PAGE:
Watch for malnutrition risk in children with HIV after starting ART

Carole Leach-Lemens
Published: 29 March 2011

One in nine HIV-infected children with advanced illness was hospitalised with severe malnutrition within 12 weeks of starting antiretroviral and these children had a 15-fold increased risk of dying within the first six months compared to those children not hospitalised, Andrew Prendergast and colleagues reported in the ARROW study published in the advance online edition of AIDS.

The high frequency of new cases of severe malnutrition in children after starting antiretroviral therapy (ART) is not easy to explain say the researchers, and they warn that health care workers need to be alert for the condition, especially in children who are already malnourished.

Treatment programmes for children also need to integrate HIV and malnutrition care, and look at whether nutritional supplementation before starting treatment can protect against development of severe malnutrition once ART begins.

Antiretroviral Research for Watoto (ARROW) is an open-label, randomised trial of induction-maintenance and monitoring strategies for antiretroviral treatment in 1207 HIV-infected children with a median age of 6 (3-17) in three hospitals in Uganda and one in Zimbabwe recruited from March 2007 to November 2008.

HIV infection and malnutrition among children in resource-limited settings cannot be separated. HIV prevalence is high in children with severe malnutrition. The risks of dying are three times greater in HIV-infected children with severe malnutrition than in uninfected children with severe malnutrition.

In resource-poor settings HIV infected children are likely to be seriously ill and severely malnourished when they present for care. Studies show 5-10% early death in children starting ART in these settings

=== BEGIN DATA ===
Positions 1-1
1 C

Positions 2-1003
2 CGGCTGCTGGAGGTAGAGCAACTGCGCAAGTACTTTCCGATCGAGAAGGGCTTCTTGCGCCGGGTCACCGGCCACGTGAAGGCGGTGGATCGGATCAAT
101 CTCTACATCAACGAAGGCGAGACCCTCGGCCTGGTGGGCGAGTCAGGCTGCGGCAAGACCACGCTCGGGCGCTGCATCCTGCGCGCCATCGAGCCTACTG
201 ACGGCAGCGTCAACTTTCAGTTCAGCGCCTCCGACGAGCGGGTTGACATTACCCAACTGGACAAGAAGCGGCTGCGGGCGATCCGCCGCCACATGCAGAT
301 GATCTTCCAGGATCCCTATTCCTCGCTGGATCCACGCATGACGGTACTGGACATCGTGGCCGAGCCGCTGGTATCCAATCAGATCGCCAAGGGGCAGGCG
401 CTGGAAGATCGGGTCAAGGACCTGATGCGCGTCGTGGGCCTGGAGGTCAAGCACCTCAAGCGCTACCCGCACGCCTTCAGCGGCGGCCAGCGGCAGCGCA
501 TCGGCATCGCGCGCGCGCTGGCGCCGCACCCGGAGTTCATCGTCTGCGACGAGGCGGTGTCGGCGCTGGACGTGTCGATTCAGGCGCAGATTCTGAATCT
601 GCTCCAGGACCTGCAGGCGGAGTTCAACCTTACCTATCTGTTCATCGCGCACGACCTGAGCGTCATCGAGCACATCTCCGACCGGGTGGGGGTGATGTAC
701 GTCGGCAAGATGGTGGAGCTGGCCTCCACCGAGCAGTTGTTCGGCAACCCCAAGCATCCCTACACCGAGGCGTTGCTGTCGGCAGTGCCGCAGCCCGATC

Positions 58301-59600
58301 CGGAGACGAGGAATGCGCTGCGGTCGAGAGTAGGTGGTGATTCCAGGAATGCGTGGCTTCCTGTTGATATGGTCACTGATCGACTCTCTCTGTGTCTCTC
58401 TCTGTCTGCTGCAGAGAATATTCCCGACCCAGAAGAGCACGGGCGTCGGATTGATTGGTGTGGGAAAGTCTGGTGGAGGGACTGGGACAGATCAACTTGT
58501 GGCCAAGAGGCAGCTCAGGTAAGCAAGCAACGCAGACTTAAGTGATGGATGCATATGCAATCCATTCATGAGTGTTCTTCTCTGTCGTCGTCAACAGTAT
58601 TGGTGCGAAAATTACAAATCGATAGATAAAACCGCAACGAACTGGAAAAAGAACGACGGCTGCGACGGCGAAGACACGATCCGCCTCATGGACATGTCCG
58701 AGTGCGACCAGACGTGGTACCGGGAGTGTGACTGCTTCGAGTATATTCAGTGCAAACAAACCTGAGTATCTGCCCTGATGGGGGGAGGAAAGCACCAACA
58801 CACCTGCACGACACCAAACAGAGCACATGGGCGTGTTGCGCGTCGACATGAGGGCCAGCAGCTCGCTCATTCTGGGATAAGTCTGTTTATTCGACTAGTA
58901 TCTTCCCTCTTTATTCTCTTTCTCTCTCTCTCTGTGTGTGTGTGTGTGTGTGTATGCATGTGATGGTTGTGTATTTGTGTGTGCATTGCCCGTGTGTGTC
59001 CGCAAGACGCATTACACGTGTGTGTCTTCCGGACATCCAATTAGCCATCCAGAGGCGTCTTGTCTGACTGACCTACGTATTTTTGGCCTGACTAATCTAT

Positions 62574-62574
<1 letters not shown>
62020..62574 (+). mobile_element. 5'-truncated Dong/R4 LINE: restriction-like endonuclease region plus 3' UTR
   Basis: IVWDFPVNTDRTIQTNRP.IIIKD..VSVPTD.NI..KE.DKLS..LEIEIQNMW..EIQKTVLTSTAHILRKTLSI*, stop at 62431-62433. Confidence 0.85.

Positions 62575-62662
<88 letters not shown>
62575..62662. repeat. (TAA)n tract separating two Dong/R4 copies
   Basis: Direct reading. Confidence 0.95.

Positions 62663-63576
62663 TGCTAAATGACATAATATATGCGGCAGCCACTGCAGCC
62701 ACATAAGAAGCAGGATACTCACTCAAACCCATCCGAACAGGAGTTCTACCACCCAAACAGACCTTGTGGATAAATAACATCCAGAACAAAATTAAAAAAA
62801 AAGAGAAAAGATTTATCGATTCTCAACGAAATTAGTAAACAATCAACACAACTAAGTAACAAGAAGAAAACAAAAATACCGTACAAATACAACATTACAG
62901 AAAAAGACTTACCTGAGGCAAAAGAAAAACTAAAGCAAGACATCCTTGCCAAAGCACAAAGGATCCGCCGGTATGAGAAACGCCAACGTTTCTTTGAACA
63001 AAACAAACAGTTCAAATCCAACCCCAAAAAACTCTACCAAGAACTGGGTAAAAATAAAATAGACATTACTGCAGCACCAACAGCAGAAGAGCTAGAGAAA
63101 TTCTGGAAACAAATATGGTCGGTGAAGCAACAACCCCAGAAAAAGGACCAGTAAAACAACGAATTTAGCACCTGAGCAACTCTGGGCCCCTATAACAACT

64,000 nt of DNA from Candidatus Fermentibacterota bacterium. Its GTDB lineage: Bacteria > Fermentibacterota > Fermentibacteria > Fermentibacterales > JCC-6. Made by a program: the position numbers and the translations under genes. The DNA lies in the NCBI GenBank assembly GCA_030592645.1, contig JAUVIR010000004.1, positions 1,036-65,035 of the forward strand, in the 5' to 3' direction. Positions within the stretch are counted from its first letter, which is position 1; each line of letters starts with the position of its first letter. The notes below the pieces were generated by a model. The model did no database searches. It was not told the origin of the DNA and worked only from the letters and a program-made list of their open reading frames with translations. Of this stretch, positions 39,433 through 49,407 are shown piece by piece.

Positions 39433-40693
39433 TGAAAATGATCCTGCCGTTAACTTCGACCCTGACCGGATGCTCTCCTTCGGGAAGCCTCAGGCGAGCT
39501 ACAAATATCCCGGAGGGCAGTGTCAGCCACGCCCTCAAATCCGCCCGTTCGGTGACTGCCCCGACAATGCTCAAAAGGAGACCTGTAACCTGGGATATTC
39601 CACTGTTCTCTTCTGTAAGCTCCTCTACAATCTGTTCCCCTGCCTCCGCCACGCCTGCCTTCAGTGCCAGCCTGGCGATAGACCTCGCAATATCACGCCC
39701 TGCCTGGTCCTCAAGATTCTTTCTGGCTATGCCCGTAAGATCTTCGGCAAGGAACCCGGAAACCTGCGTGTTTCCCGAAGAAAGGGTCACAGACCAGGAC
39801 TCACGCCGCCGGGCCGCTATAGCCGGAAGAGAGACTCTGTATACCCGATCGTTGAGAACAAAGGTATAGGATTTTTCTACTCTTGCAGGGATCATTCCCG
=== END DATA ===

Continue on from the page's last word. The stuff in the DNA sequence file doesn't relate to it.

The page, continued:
The two primary clinical manifestations of severe malnutrition are:

  • non-oedematous (no swelling) malnutrition (marasmus) and
  • oedematous (oedema or build up of swelling in the tissues or circulatory system) malnutrition (kwashiorkor and marasmic kwashiorkor).

The authors note that while marasmus is most often associated with HIV-infected children anecdotal reports suggest that oedematous malnutrition can occur in children soon after starting ART.

The authors wanted to better understand the effect of SM on early death in children soon after starting ART. They looked at the frequency of hospitalisations and change in CD4 percentages 12 weeks after the start of ART and death and change in Z score by six months.

Severe malnutrition (SM) in this study was defined as one or more of:

  • Kwashiorkor: 60-80% of weight for age with oedema
  • Marasmus: <60% of weight for age without oedema
  • Marasmic kwashiorkor: <60% of weight for age with oedema.

Children were assessed for SM before enrolment. Children with SM before enrolment got 2-8 weeks of supplementary feeding.

At enrolment children began cotrimoxazole prophylaxis and started abacavir, lamivudine and either nevirapine or efavirenz. Children randomised to an induction-maintenance therapy also got zidovudine in the first 36 weeks. Children were followed up every four weeks for clinical evaluation, height and weight and CD4 count and percentage measurements.